“Hellbender” shows off one family’s filmmaking talents but falls flat under the weight of its poorly developed plot and dialogue. [Fantasia International Film Festival]
From Rosemary’s Baby to False Positive, Psycho to Mommie Dearest, motherhood and the horror genre are a match made in heaven. The labyrinth of psycho-socio-political issues surrounding motherhood, pregnancy, and the mother-child relationship has truly found its home in horror cinema. One of the horror flicks showing at this year’s Fantasia International Film Festival, Hellbender, is not only about motherhood, but also stars a real-life mother-daughter duo. In fact, Hellbender was written, directed, shot, edited, scored, and produced by the four members of the Adams/Poser family: John Adams, Toby Poser and their two daughters, Lulu and Zelda Adams. All four family members also make an appearance in this occult horror film, with Zelda and Toby taking the lead roles. The family filmmaking feat is incredibly impressive, and Hellbender’s high production value showcases the family’s talents and creativity. Unfortunately, however, one little filmmaking misstep can bring a movie crashing down. In this case, that one misstep is the dialogue. While Hellbender is otherwise horrifically beautiful, the script and plot development leave much to be desired.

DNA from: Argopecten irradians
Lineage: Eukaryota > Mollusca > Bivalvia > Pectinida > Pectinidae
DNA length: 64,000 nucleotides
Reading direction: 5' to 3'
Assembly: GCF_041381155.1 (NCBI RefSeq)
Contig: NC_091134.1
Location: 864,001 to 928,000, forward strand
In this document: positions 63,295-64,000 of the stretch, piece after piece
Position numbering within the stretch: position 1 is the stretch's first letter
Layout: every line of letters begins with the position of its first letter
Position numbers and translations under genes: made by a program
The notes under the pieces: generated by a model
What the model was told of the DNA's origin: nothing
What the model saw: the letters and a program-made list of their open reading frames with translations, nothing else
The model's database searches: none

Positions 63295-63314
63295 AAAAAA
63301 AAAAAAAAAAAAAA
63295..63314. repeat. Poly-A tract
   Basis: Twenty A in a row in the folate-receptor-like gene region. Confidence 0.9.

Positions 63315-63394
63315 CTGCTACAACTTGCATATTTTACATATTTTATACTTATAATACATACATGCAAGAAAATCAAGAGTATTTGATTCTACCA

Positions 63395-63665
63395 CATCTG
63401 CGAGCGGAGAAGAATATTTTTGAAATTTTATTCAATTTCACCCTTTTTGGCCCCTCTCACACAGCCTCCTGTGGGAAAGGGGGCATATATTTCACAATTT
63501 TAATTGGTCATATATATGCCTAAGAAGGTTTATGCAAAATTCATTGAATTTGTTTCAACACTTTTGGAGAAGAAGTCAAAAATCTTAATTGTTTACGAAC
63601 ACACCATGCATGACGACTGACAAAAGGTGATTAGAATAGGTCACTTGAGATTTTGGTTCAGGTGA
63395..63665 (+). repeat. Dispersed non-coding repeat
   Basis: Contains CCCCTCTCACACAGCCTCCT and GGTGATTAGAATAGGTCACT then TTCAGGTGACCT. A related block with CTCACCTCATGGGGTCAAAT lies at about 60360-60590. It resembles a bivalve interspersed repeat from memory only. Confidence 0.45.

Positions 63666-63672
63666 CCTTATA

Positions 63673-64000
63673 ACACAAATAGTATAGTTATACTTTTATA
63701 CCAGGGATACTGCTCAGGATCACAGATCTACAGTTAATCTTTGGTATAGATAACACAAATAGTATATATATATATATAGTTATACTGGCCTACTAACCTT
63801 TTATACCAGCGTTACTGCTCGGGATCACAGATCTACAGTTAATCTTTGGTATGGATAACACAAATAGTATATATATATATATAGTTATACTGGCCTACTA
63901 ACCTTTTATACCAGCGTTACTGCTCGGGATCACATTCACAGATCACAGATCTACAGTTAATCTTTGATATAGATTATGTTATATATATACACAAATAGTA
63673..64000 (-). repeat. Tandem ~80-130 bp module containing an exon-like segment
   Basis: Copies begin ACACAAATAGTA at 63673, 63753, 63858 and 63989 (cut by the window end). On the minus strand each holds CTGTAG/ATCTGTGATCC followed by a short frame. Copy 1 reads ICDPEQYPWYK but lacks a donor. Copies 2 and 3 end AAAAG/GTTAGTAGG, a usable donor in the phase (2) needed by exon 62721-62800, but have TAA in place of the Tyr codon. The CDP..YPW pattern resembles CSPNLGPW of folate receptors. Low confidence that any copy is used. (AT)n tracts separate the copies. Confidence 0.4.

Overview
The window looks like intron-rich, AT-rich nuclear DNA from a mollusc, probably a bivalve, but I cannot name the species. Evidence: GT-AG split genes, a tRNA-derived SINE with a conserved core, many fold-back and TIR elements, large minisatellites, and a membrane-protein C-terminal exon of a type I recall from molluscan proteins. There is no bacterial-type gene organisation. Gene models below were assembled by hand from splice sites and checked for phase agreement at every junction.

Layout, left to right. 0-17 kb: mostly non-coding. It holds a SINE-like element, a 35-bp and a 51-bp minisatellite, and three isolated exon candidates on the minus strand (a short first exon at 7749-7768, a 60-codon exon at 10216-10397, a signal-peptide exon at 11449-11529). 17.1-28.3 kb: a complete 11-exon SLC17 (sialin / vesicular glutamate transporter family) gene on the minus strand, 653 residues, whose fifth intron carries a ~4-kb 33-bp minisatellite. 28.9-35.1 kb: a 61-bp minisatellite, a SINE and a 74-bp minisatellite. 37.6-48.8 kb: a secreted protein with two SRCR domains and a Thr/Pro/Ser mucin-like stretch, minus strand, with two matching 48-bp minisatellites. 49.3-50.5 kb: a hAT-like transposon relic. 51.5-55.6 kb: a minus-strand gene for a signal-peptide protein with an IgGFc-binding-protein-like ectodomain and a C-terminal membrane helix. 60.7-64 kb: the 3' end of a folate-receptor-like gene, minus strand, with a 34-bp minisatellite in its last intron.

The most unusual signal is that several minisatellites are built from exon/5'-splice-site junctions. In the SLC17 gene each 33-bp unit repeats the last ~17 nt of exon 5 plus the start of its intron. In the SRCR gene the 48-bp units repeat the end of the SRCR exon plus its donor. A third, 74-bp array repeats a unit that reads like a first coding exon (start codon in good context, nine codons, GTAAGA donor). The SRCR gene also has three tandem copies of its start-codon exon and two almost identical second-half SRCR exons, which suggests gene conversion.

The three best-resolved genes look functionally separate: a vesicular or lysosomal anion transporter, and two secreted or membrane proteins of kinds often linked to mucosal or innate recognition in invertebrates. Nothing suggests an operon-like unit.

You may want to leave a few lights on to watch “The Last Thing Mary Saw,” a visually petrifying feature debut from writer/director Edoardo Vitaletti. [Fantasia International Film Festival]
You don’t necessarily need complex characters or ingenious plot twists to write an engaging story. With strong imagery and a clear, palpable tone that physically affects your audience, you can transform the most overdone plot into a memorable tale. Writer/director Edoardo Vitaletti demonstrates that kind of storytelling craftsmanship in his feature debut, The Last Thing Mary Saw, which premiered at the 2021 Fantasia International Film Festival. Every aspect of this suffocatingly dark period drama, including its characters and plot, takes a backseat to its tone and mood. As a result, The Last Thing Mary Saw is bursting with palpable dread that will chill you to the bone.